Uprooting Community: Japanese Mexicans, World War II, and the U.S.-Mexico Borderlands

Uprooting Community: Japanese Mexicans, World War II, and the U.S.-Mexico Borderlands Almost fifty years have passed since Roger Daniels's seminal study of the World War II internment of ethnic Japanese in the United States (Concentration Camps U.S.A., 1972). Historians have added more studies of the United States, as well as Canada, Brazil, and Peru, but very little has been written about Japanese removal in Mexico. Now Selfa A. Chew has written a book intended to fill that gap. In addition to exploring Mexican and U.S. archival collections, Chew interviewed family members and descendants of Japanese immigrants who were relocated. These interviews provide a better understanding of this community before and during the war. After the attack on Pearl Harbor, the U.S. State Department pressed Mexico to help the Allies and protect Mexico by treating its Japanese residents as “internal enemies.” Mexico agreed, although, as Chew stresses, unlike their counterparts in the United States and Canada before the war, Mexican Japanese had been integrated and well received by local communities, especially since many of the men had Mexican wives and children. Surely, they were loyal to their new country. Mexico's submission to American pressure was influenced by the shared view of Japanese, and all Asians, as racially inferior and Asian males as sexual predators. Since ethnic Japanese did not fit the ideals of mexicanidad and indigenous European mestizaje, they were considered foreigners and potential spies. To the government, uprooting men, and in many cases entire families, from the strategic regions in which they lived—borderlands and coasts—seemed necessary and legitimate, especially because many males were noncitizen Japanese nationals. Enforced displacement of thousands of Japanese began in March 1942. Many were settled at the center of the country, in Mexico City and Guadalajara. Whether the Japanese were alone or joined by their families, their movements in the cities were restricted and employment opportunities were limited. The most outrageous aspect of the removal project, however, included the internment of men, women, and children in prisonlike camps, with the principal ones located at Hacienda de Temixco, in the state of Mexico, and Castro Urdiales, in Jalisco. Some Japanese were deported to the Crystal City camp in Texas; others were deported to Japan. Historians estimate that until releases began in June 1945, internment and displacement affected 80 percent of the Mexican Japanese community. Life at the camps was tough, even though the facilities were largely under the internal management of the Japanese Mutual Aid Committee. Led by wealthy and well-connected Japanese men, the committee represented the community. It negotiated with the authorities and protected the internees from excessive abuse by the military, but, according to Chew, there was an absence of widespread or organized open resistance against relocation. The author could have touched on broader issues in the context of her topic: extreme racism, ethic genocide, removals and internment of “threatening” populations by other states in the twentieth century across the world, along with deeply held nationalistic beliefs in ethnic and territorial integrity. Additionally, the book could have benefited from a more careful editing of chapter and subchapter order, notes, and the index. © The Author 2018. Published by Oxford University Press on behalf of the Organization of American Historians. All rights reserved. For permissions, please e-mail: journals.permissions@oup.com. http://www.deepdyve.com/assets/images/DeepDyve-Logo-lg.png The Journal of American History Oxford University Press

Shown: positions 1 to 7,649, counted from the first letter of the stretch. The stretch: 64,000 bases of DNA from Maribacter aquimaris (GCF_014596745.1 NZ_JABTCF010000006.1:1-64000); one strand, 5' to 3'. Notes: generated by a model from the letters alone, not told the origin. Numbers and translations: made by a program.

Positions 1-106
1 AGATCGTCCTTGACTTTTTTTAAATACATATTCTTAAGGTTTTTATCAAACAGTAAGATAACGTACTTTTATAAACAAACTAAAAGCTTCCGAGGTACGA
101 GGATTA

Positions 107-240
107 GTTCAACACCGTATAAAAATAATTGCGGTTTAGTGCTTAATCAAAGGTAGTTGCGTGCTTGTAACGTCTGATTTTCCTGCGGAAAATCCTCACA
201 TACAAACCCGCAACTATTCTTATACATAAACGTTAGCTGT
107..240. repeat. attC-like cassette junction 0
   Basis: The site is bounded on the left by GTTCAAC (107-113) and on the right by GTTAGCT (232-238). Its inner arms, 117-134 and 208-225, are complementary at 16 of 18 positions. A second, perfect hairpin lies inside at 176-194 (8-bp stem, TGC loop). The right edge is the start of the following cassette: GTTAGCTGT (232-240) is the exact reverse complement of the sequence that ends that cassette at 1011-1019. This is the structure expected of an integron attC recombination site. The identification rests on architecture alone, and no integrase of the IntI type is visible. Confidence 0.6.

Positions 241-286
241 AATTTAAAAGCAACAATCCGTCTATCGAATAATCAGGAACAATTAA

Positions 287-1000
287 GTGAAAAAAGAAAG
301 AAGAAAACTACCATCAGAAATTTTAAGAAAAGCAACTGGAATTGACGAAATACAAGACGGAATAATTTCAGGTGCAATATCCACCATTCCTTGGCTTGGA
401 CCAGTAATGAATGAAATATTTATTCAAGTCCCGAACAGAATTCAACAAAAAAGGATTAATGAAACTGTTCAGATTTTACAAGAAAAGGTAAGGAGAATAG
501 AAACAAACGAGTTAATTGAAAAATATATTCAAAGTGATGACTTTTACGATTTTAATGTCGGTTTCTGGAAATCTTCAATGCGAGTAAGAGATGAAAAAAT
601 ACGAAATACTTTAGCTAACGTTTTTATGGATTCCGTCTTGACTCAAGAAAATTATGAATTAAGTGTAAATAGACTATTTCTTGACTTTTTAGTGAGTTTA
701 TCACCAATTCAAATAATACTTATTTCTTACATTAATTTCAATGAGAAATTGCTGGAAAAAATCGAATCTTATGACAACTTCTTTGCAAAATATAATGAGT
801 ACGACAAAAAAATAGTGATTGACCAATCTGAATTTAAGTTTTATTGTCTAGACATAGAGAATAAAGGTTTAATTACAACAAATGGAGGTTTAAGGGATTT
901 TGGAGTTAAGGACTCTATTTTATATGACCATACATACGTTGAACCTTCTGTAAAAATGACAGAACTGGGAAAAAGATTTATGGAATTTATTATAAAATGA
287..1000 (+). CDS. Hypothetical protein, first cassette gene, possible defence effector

Uprooting Community: Japanese Mexicans, World War II, and the U.S.-Mexico Borderlands

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Publisher
Oxford University Press